Barbara Kay: Trudeau had a ‘duty to act,’ but he should have acted responsibly

Liberal leader Justin Trudeau

Liberal MP Massimo Pacetti allegedly had sex in his hotel room last March with a political peer, an unnamed NDP MP, who informally complained about the encounter to Liberal leader Justin Trudeau. Without consulting her wishes, Mr. Trudeau promptly publicized the names of Pacetti (and another Liberal MP, accused by another woman of a separate offence, not my subject today) and removed them from caucus on the grounds that he, Trudeau, has a tendency to believe women complainants. The two men have to date not been charged with any crime, nor have they been invited to take part in any due process during which they could corroborate or deny the alleged offences.

What or whom Trudeau tends to believe is irrelevant to justice, and he should have realized that.

Mr. Trudeau’s confidante was not amused in the least by his chivalrous gesture. As she told Global News on Thursday, “I’m not feeling better than before I talked to Mr. Trudeau.” Indeed, “It’s really worse for me at this time.”

Worse than for Mr. Pacetti? Cloaked in anonymity that still protects her, the MP followed up Mr. Trudeau’s outing of Mr. Pacetti with free-ranging talks to various media about her perception of what happened, the lynchpin of her accusation hovering around the lack of “explicit consent.” She also reserved the right to maintain silence on features of the incident that invite quizzical eye-narrowing, such as the fact that she provided the condom. Quite naturally, Mr. Pacetti was “troubled that the complainant chose to air these allegations in the media as this is inconsistent with statements conveyed through her Party that privacy and fairness must be respected for both sides.” The Liberals have called for an “investigation.”

Sigh. That word – investigation – is such a downer. It means time, money, interviews, committees, suspenseful agony for the accused: and to what good? It’s still going to be “he said/she said” in the end, and the consequences will almost surely not be what the complainant actually sought in the first place.

What should Mr Trudeau have done when the MP confided her story to him? He should have asked her: Why are you telling me this story? What do you hope will come out of it? At that point she would doubtless have said, based on what she is now revealing, that all she wanted was to raise awareness of behaviours unbecoming men in Mr. Trudeau’s caucus.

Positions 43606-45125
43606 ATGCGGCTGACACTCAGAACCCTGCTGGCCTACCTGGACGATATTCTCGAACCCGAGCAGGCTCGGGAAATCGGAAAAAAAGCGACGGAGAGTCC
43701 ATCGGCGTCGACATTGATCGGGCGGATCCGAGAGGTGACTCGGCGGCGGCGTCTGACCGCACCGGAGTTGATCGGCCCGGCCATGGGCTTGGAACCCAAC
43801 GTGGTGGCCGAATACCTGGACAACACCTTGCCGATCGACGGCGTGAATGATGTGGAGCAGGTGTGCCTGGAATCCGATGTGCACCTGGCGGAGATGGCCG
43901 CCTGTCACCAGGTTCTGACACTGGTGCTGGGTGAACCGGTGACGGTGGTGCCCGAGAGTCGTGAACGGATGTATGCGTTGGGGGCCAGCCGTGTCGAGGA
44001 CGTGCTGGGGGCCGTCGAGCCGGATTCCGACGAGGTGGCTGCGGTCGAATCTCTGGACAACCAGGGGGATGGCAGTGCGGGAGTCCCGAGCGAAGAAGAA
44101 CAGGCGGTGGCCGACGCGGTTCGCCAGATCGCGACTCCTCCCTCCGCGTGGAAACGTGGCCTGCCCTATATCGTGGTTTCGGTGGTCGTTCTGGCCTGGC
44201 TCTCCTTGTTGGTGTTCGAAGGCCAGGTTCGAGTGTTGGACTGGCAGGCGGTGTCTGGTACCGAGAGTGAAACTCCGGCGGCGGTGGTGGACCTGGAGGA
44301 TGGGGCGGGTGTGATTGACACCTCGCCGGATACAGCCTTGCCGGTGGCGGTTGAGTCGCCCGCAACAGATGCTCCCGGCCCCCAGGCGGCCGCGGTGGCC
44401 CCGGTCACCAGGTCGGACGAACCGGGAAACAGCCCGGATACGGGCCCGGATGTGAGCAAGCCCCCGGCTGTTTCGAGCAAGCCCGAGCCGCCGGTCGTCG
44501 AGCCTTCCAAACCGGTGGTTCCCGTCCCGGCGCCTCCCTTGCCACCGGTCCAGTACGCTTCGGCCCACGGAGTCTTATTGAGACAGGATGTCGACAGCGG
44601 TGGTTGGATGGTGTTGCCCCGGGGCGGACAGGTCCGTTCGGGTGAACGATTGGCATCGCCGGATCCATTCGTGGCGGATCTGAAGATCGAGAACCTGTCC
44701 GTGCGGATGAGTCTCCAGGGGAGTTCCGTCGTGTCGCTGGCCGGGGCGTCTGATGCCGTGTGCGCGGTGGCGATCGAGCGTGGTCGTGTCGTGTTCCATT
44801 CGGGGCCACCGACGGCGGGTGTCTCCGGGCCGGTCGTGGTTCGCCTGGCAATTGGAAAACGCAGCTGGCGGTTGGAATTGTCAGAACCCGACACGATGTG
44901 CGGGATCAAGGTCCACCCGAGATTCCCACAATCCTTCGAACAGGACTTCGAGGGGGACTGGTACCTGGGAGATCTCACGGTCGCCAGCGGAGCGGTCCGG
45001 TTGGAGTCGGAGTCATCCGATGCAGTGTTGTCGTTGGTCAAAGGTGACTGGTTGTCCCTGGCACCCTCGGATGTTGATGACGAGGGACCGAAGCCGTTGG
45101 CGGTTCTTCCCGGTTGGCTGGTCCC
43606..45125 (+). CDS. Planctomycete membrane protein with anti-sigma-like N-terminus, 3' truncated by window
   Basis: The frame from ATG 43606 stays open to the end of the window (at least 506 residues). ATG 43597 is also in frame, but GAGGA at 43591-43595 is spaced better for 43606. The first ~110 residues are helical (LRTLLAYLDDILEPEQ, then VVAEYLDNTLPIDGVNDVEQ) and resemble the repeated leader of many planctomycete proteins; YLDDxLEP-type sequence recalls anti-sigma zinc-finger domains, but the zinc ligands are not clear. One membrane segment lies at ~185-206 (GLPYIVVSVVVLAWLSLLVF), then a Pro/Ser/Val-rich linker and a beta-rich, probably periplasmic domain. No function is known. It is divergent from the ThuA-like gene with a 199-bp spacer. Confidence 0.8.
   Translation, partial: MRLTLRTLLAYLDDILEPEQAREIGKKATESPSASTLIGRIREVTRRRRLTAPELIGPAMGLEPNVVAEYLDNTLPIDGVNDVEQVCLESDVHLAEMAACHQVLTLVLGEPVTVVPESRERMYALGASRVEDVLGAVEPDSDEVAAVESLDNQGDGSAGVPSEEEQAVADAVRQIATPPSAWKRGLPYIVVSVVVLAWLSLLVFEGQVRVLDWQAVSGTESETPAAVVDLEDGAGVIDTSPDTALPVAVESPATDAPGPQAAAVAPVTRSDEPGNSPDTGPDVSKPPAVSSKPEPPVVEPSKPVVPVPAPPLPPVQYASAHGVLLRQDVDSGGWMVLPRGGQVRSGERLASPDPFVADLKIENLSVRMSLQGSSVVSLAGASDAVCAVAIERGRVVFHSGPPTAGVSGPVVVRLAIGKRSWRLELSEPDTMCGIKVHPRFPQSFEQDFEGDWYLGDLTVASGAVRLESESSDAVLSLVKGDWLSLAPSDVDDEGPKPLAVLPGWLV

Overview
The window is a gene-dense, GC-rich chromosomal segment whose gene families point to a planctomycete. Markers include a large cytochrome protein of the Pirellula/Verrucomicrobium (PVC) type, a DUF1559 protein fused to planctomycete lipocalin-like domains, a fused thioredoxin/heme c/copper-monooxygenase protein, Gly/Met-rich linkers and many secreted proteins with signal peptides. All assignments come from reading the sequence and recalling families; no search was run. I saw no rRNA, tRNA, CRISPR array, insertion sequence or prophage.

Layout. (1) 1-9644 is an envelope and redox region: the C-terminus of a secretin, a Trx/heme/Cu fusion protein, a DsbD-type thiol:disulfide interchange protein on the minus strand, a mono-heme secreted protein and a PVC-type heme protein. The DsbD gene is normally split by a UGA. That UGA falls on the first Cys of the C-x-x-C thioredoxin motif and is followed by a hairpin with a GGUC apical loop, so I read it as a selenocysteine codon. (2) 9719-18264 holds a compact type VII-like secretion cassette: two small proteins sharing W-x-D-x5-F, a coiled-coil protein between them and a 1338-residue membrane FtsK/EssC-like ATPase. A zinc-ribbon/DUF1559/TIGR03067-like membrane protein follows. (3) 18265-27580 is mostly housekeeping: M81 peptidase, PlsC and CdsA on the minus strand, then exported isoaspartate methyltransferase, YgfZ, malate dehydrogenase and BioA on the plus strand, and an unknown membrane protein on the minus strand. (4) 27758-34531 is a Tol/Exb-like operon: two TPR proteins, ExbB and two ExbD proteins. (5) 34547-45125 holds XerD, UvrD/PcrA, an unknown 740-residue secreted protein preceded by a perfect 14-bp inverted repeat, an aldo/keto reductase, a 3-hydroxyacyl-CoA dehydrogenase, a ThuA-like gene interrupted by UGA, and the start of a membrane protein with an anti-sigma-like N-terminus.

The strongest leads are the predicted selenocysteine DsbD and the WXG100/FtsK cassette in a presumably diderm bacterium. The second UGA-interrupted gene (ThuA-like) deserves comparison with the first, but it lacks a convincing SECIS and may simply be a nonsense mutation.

In situations like this, I am told by employment lawyer David Whitten, a partner at Whitten & Lublin, a simple apology is often what the complainant seeks. Mr. Whitten says that in his line of work, he advises employers who receive complaints of sexual harassment or bullying, whether they are inclined to believe the accuser or not, that the first thing to do is to establish the scope of the alleged injury. Was it a comment? Physical touching? How pervasive is it? Was it once? Chronic? The next – and he stressed the most important – step is to ask the complainant the expectation he or she holds with regard to the alleged offender. Does the putative victim want him or her fired? Criminally charged? Or…an apology? Sometimes a conciliation meeting is all that is necessary to resolve an issue, and if that is the case, doesn’t it make sense to ask first, and only if necessary shoot later?

In the case of Mr. Pacetti, Trudeau showed very poor judgment. What or whom he tends to believe is irrelevant to justice, and he should have realized that. Investigations, Mr. Whitten tells me, can cost in excess of $50,000 in a workplace, and I would assume they would cost the same or more in government. What, on the other hand, would it have cost Mr. Trudeau to ask the disgruntled MP precisely what it was that would close the loop on her discomfort? That would have been the course of wisdom, maturity and fairness and resulted in the MP’s continuing privacy, while Mr. Trudeau conducted a quiet personal discussion with Mr. Pacetti, at which point the accused could have offered his side of the story. Only then should Mr. Trudeau have deliberated over whether further action was necessary.

Mr. Trudeau claims he had a “duty to act” on the MP’s story. What I have just outlined as an alternative to what actually happened answers to that description. Instead, Mr. Trudeau chose to interpret “duty to act” as a chance to score political points with women, and grabbed it with both hands.

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